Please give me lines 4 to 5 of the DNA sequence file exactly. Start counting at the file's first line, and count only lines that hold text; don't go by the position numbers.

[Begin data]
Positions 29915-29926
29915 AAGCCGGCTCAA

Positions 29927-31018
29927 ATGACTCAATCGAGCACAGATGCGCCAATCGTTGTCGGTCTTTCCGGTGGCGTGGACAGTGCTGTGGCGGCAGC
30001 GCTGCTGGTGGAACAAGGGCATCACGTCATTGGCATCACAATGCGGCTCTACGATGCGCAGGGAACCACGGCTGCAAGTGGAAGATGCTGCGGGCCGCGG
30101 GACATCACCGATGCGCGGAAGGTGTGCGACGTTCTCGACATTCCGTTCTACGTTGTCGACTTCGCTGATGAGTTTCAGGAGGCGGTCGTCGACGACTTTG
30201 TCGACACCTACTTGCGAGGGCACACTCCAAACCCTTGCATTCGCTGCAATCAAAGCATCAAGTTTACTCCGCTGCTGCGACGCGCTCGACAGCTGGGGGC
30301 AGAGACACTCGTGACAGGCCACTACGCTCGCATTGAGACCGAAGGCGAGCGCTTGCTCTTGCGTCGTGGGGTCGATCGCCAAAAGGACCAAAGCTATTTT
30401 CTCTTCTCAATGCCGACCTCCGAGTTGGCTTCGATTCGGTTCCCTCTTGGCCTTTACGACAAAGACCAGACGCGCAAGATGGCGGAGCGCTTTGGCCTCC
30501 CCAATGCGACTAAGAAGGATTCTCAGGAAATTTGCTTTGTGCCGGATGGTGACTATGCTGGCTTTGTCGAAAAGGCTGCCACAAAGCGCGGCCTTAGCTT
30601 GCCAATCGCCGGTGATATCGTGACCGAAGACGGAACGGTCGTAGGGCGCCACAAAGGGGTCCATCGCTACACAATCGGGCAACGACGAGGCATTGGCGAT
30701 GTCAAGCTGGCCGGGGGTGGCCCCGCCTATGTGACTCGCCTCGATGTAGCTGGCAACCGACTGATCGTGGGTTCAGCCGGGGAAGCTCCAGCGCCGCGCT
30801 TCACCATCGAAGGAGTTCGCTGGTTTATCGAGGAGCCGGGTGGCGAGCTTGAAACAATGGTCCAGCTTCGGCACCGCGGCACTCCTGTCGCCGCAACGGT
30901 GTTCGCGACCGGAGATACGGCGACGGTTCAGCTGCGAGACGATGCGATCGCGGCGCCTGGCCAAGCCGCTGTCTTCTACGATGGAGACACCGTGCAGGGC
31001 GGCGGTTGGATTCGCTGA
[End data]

29927 ATGACTCAATCGAGCACAGATGCGCCAATCGTTGTCGGTCTTTCCGGTGGCGTGGACAGTGCTGTGGCGGCAGC
30001 GCTGCTGGTGGAACAAGGGCATCACGTCATTGGCATCACAATGCGGCTCTACGATGCGCAGGGAACCACGGCTGCAAGTGGAAGATGCTGCGGGCCGCGG